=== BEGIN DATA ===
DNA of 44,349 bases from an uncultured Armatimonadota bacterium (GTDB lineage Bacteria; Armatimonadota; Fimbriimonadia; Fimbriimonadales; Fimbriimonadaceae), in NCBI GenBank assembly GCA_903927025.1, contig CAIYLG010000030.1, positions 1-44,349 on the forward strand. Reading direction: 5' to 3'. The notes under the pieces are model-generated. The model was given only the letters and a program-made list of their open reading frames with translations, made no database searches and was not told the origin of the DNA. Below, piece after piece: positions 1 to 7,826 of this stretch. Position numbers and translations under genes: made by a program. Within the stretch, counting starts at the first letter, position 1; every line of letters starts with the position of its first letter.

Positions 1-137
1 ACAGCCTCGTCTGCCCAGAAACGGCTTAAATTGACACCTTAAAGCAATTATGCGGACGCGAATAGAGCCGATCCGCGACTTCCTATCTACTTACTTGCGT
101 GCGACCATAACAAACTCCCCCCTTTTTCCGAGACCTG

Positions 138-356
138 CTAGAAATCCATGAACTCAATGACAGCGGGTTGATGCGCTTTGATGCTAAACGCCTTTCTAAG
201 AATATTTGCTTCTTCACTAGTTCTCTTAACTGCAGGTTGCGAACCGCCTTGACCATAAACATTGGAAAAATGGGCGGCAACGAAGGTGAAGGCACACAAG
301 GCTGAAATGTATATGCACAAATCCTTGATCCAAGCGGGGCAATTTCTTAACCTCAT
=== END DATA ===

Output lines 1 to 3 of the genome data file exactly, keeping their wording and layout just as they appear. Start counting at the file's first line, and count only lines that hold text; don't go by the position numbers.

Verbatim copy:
DNA of 44,349 bases from an uncultured Armatimonadota bacterium (GTDB lineage Bacteria; Armatimonadota; Fimbriimonadia; Fimbriimonadales; Fimbriimonadaceae), in NCBI GenBank assembly GCA_903927025.1, contig CAIYLG010000030.1, positions 1-44,349 on the forward strand. Reading direction: 5' to 3'. The notes under the pieces are model-generated. The model was given only the letters and a program-made list of their open reading frames with translations, made no database searches and was not told the origin of the DNA. Below, piece after piece: positions 1 to 7,826 of this stretch. Position numbers and translations under genes: made by a program. Within the stretch, counting starts at the first letter, position 1; every line of letters starts with the position of its first letter.

Positions 1-137
1 ACAGCCTCGTCTGCCCAGAAACGGCTTAAATTGACACCTTAAAGCAATTATGCGGACGCGAATAGAGCCGATCCGCGACTTCCTATCTACTTACTTGCGT